I have discovered that the pain in your toes and fingers goes away after a while outside, but when you come back inside your face does not work very well, so it sounds like you have had a stroke. Which is kind of funny but not really.
I also discovered that with a little more light the camera can see the snowflakes too. Much more fun from the verandah on our way back inside. Though for the moment snowflakes have lost their charm. They are not as soft as they look. Flake is a misnomer. But now for a hot cup of coffee. Really Hot.
You know how only YESTERDAY Daisy promised not to head butt Hairy in 2012? Well it was still 2011 yesterday. We were working in the barn unearthing the 1953 Dodge. It will be my asparagus truck for the spring, I am going to park it at the end of the track and sell my fresh asparagus from it. As you can see it needs a wee clean up and well, getting it running would be useful too, so this is Winter Work for Our John. So off to the workshop it goes.
There was a muck around with pens, we had to open the big doors and get the truck out, this resulted in the calves (Queenie and Baby Bobby) being momentarily stored in the pen where Daisy and Hairy hang out. They got into a tussle, there was confusion and the next thing you know Hairy Maclairy had bright red blood pouring down his face.
So I went in with the broom (I must get myself a shepherds crook, sticks are so useful for directing animals around, a stick with a Hook would be fantastic) Queenie and Baby Bobby were shooed back into the back pen. I narrowed my eyes at Daisy who just looked innocent and with a flick of my yellow broom dispatched Hairy into the corridor pen. Then sent Daisy to her room to Think about What She had Done!
Within seconds we could see that the entire horn was gone. Broken off at skull level. Thank Goodness the bleeding had stopped as fast as it has started. We sprayed the site with iodine. He is such a good ram. He munched away on hay quietly for a few hours, seemed no worse for wear and then I put him back in with Mama. Where he proceeded to finish off her hay as well.
This horn, pictured below has always been a bother. He had his horns removed as a young animal but this one grew back. Though it grew as slowly as a glacier, at least twice a year John had to hold his head while I hacksawed it down a bit to keep it out of his eye. Never too much because we did not want it to bleed. It is dicey for a sheep to have the horn amputated when they are older, without using heat, as there are blood vessels in the actual horn. However very luckily he seems to have survived his surprise surgery without harm.
The other reason that we are taking the truck out is that it was stored where the two new pens are going to be built. The Winter Work list is rather long. In fact I am only revealing it to Our John in stages, so as not to risk a mutiny.
The Pig Pen will be built inside where it is dark and cool for sleeping and they will have a corridor to their outside yard where the paddling pool and their food and toilet will be. Then another larger pen for larger animals.
HAPPY NEW YEAR!
Daisy thought, since no-one else on the Farmy was making New Years resolutions through some kind of lack of resolve, that she would. She also wanted to remind me that should I promise to give her four alfalfa cubes as a treat every day for the rest of her life then I should remember that if you make a resolution you should make sure that you follow through FOREVER! So make sure it is a little promise that you can keep. If I fail one day that is OK ,as I can always give her double the next day. I said Thank You, this was good advice.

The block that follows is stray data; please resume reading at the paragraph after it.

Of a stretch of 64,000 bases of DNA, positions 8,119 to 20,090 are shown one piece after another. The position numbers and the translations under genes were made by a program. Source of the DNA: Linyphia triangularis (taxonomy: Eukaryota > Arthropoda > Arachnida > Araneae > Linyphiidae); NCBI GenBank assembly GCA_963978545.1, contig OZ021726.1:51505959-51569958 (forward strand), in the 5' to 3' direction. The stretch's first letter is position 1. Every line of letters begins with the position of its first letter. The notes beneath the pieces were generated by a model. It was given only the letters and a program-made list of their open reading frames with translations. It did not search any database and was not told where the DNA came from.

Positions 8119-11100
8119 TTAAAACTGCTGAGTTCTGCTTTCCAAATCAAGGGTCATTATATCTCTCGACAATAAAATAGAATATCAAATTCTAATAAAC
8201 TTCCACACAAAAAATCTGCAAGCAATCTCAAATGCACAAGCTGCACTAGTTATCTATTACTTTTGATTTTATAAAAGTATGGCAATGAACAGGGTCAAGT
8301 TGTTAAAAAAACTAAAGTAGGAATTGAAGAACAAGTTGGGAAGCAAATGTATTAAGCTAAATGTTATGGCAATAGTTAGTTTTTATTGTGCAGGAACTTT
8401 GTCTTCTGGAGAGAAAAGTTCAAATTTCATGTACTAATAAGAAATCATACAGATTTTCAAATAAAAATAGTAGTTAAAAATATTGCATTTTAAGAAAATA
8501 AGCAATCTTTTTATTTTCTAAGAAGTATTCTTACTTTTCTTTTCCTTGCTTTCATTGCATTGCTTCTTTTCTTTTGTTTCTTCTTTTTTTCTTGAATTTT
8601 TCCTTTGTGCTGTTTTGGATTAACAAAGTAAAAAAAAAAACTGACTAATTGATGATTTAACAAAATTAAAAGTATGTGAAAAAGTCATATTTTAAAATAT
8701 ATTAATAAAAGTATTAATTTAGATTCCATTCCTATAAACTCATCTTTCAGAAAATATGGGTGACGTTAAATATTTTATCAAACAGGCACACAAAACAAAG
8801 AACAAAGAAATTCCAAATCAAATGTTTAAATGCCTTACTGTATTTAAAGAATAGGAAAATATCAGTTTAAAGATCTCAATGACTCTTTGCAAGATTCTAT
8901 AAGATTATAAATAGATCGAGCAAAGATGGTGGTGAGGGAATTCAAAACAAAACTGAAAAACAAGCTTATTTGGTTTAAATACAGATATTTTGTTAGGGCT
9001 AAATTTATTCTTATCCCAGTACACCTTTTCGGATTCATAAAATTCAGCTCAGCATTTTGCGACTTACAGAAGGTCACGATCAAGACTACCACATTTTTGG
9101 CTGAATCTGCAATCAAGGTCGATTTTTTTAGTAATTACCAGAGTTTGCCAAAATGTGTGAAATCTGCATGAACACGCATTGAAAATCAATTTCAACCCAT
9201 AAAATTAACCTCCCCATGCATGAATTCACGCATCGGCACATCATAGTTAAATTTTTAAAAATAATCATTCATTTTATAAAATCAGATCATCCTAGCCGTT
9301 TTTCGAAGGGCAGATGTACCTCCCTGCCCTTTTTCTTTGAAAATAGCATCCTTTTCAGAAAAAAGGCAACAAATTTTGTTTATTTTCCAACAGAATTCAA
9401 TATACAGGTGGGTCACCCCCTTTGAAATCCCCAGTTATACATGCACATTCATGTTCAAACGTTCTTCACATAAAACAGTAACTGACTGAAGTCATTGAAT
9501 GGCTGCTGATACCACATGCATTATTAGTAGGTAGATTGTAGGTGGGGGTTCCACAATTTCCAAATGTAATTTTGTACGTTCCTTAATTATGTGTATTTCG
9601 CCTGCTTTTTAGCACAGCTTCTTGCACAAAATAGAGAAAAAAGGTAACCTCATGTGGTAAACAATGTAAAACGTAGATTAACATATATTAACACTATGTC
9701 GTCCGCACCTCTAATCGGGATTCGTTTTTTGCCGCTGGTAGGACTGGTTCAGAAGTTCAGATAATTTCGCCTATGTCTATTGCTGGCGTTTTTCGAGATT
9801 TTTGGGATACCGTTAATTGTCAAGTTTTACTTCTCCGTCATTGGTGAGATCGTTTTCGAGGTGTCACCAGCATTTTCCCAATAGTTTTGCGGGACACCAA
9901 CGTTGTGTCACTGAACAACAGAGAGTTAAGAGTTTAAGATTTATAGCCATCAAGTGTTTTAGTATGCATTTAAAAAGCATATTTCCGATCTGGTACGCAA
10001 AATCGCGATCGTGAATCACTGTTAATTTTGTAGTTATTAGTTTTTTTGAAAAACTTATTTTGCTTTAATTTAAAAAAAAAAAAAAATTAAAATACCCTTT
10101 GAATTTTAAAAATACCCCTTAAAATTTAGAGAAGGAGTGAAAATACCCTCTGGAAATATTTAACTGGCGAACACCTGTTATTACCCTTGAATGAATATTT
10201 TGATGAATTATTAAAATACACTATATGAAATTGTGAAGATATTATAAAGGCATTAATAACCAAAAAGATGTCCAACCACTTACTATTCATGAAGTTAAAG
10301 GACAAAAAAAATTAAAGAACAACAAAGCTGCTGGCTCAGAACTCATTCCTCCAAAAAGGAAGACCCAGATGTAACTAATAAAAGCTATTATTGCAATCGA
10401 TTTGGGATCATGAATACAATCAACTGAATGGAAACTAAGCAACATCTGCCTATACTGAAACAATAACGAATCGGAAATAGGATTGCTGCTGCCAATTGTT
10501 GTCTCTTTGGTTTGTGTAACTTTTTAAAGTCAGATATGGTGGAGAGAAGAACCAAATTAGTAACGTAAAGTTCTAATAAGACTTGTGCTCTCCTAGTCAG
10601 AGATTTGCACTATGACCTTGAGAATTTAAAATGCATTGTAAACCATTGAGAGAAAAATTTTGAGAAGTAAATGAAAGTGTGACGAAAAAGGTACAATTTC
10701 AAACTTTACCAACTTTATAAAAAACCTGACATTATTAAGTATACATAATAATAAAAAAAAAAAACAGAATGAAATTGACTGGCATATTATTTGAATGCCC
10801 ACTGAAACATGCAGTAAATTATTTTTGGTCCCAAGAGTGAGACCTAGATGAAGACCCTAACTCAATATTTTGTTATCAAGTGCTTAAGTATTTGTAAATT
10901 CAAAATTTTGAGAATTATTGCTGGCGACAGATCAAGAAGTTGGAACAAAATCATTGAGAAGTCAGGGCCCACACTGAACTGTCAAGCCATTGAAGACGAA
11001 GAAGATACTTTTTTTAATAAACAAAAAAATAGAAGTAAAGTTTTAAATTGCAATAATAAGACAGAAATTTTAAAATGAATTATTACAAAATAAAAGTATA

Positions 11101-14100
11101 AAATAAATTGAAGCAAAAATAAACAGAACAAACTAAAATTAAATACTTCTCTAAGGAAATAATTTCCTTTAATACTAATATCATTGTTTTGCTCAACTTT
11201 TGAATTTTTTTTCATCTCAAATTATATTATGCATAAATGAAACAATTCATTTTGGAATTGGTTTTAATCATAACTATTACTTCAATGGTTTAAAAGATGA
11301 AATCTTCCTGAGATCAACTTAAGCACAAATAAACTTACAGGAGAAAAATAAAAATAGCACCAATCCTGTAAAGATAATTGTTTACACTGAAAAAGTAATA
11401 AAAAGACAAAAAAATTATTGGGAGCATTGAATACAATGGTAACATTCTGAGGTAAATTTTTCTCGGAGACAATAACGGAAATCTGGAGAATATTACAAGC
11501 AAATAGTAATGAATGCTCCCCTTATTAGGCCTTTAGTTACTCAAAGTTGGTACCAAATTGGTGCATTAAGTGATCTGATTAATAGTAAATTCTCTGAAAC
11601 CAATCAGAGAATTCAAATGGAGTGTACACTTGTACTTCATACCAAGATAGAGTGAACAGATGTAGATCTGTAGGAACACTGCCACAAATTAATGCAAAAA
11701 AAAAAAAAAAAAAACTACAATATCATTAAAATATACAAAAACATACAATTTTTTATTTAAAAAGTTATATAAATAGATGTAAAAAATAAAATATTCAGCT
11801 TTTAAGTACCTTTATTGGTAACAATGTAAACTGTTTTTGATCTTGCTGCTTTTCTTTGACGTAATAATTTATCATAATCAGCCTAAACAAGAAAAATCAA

2012 will bring a new addition to the Farmy and Daisy has promised that she will not be mean to Sheila the Babe and the Pigs, who will be coming to play in the spring. Though she is a little concerned that her paddling pool is going into the pigs backyard.
She had it first she says. But you are too big for it now Daisy. I told her. And the pigs need somewhere to wallow. They are very clean animals, they will not poop in the pool like some cows we know. Pigs will poop very neatly in a designated toilet corner. So, now Daisy is considering pooping on the compost heap down by the creek, if I would be kind enough to leave the gates open for her. Though she could open them herself if she were allowed to, don’t you know. I sense an ulterior motive in visiting the unfenced creek. But she really is too big for the toddlers paddling pool now.She told me very seriously that she has resolved to stop jumping fences and if she happens to jump one by mistake, she will not go into the garage and have a conversation with the little VW, then Poop on its fender just because she is bigger. I said thank you. We would appreciate that too.
She promises she will allow Hairy Maclairy at least 2 minutes of chomping time, before she smashes him in the head with her considerably larger skull. Head-butts are not nice Daisy. But what is he doing in her room anyway, she says. Shouldn’t he be back out with the sheep. Mama is better now!
She will not promise but she will try very hard to stop bawling and mooing Loudly EVERY single time a truck or UPS van comes up the drive. But they might be bringing her something special and she just wants to make sure that they know where she is. She says. She likes packages. They are tasty.
She has promised to stop trying to chew the pom poms on C’s hat. Even though they are silly green pompoms that hang below her shoulders because her hattie has ear flaps and was a gift from beautiful daughter when she visited Thailand. And you should always wear your presents. Even if they have unfortunate colour combinations and pompoms!
The gates. Well this is a sticky area. Opening the latches or plain bashing open John’s gates is very naughty. Yes, well she has conceded that this is a problem but she cannot promise anything. And also she will try very hard to resist turning the barn lights on and off in the night just for fun.